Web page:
Carol: You go to the same starting place, but they are different. Articles are longer. Articles start with the expectation that you have a picture, so you need a photo of some kind or an illustration to go along with it. They have a byline. You will be able to find them again.

You can post your article, but posts are generally shorter. They may or may not have a picture. You can post in a lot of ways. You can post with a poll. Ask your friends about something. Anything that tickles you but in a business way.

Hugh: When people to go CarolKaemmerer.com, what will they find when they get there? What should people be looking for?

Carol: I have my book for sale. You can also buy my book on Amazon. If you want an autographed copy, it’s available through my website. If you are looking for how to make my own profile better, I have a great course called “How to Be Found Online: Key Strategies for Attracting Ideal for You Opportunities,” which is available on my site. Because I read about how to use LinkedIn effectively to achieve our goals every month, I also have a sign-up for my newsletter, and I send my monthly articles to people so they see them in their inbox.

Hugh: You said your book is written for the executive. I would still think the whole process is similar if you want to be clear on what you stand for and the results that you’re looking for.

Carol: Yes.

Hugh: Your trainings are for the leaders. It would probably be good for the board members, too.

Carol: Absolutely. People who are in college or graduate school, I have guest lectured many times to those groups. People just love the book because it’s written with a person in mind who wants the high-level, a lot of white space. They want to know what’s important. My book has both red and black text, and boxes and callouts. It’s very well-designed. It gets you through the book so easily.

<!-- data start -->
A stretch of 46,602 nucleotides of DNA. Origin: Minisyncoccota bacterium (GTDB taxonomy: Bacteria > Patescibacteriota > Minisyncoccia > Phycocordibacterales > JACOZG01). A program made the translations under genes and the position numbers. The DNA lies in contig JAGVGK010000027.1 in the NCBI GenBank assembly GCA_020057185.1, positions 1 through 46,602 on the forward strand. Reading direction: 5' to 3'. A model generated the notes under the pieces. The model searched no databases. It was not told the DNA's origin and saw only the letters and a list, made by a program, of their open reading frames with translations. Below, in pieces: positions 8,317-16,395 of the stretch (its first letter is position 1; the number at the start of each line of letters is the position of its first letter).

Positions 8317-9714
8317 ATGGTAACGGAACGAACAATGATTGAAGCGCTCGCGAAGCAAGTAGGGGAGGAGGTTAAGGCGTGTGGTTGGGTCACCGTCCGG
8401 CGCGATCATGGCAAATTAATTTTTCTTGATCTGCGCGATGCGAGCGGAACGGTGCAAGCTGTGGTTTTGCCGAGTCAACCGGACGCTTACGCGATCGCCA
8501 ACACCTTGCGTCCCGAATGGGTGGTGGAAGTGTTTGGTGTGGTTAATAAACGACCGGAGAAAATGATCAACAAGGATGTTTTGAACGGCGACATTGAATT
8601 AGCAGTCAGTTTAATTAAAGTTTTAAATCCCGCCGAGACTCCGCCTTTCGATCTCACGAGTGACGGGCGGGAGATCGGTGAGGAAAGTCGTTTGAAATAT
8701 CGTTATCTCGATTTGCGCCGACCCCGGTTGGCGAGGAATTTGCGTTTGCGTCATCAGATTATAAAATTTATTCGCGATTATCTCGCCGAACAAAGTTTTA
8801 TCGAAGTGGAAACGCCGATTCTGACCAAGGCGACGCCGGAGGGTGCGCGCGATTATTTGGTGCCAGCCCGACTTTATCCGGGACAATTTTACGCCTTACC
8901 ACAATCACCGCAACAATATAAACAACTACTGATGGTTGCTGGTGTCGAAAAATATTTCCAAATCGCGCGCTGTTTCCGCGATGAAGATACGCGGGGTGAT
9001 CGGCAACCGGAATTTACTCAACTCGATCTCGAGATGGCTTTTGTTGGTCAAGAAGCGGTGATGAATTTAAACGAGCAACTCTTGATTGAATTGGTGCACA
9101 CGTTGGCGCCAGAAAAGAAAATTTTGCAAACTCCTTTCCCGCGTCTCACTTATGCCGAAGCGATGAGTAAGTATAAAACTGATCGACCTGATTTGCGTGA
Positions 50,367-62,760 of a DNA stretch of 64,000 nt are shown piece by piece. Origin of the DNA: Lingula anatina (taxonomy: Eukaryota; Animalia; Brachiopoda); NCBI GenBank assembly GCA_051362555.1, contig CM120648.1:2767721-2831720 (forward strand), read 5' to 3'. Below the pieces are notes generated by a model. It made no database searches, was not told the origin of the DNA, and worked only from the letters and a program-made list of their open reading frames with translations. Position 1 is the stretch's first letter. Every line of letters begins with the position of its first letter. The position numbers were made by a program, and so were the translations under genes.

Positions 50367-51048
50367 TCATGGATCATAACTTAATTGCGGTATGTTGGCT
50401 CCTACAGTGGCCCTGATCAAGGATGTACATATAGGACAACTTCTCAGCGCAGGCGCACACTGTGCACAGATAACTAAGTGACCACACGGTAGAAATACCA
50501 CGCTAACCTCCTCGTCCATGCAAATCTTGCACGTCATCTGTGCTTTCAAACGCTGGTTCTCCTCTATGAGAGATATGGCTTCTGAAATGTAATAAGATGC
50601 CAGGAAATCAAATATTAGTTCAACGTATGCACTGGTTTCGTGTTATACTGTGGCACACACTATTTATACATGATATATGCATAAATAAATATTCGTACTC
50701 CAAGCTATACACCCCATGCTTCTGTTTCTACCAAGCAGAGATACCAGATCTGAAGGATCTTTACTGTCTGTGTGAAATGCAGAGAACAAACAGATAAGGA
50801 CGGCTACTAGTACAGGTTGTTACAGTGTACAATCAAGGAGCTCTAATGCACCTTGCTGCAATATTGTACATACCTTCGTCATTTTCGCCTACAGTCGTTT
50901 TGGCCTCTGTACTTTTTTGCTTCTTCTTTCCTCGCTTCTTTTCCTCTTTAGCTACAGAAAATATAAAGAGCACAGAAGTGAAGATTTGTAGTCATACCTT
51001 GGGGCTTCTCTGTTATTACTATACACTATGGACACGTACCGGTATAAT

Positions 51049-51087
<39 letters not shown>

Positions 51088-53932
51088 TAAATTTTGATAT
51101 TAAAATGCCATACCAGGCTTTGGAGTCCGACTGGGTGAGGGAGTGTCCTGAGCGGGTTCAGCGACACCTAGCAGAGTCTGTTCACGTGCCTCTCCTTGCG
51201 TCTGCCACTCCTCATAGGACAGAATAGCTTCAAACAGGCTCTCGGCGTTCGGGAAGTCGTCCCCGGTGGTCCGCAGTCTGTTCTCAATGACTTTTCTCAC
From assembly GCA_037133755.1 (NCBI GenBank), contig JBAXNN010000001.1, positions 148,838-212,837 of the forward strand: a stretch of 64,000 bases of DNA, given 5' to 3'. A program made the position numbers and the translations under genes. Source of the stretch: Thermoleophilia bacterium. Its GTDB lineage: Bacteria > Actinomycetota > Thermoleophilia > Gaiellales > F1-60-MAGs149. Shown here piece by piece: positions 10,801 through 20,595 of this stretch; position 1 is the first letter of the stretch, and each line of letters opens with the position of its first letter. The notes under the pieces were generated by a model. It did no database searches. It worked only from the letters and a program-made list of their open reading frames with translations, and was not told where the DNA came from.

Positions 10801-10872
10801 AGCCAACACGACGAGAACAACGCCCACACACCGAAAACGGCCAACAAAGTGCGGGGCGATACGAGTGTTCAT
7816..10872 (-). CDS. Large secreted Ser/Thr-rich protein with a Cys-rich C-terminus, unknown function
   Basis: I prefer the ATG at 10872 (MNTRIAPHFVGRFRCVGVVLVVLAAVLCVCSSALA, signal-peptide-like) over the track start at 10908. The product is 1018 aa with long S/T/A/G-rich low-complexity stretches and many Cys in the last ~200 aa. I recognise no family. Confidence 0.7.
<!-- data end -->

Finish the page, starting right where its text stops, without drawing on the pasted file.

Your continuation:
Hugh: I like pictures. We have a couple minutes left in our timeline here. What are some of the things that you see on LinkedIn that make you cringe? What are some of the biggest mistakes people make?  

Carol: The most egregious mistake is thinking it doesn’t matter, that no one will look. People are looking all the time. We had a situation where we were trying to figure out if we could find someone from Doctors Without Borders. We wanted to talk to them about collaborating with us on a particular project. I was able to use my search skills on LinkedIn to find there was someone right in Austin, Texas, where Water to Thrive is, that we could contact. It was so good. It’s important to be there. It’s amazing the number of ways and reasons why people would look at your profile.

Hugh: Write like it matters. Be consistent. Provide value to your readers. I advise nonprofits to have a communications person that includes the writing of articles and the posting. Someone really should own this whole channel. It is still approved by the board. There is an official process. Someone needs to have the beginning page. It’s a conversation. Social media is in fact social.

Carol, thank you for sharing some of your long-respected, well-earned, and proven secrets. As you pointed out, things do change, so we need to stay abreast of it. But the fundamentals have not changed. It’s a business place, B2B conversations, but there are people on there who could support you if you tell a story. Why is it important, and what is it you’re looking for? We are in business. We are a tax-exempt, for-purpose business, so it’s important for us to utilize the tools. LinkedIn certainly is a valuable tool. What do you want to leave people with today? Is there a thought, challenge, or tip you’d like to end this conversation with?

Carol: I really hope that every nonprofit will make sure that they have a company page. Let everyone know on their staff and board to enable that logo to appear. You have to sometimes delete the name of the organization and type it in and find it from the drop-down menu. If you just created the company page, everybody needs to do that so that the logo will appear. Just use it. It’s the best advertising you never had to pay for.

Hugh: This has been helpful. I’m glad I tuned in today. I learned some things. I’ve been at this a long time, but we can always learn some stuff. Carol Kaemmerer, thank you for being our guest today.

Carol: Thank you. What a pleasure.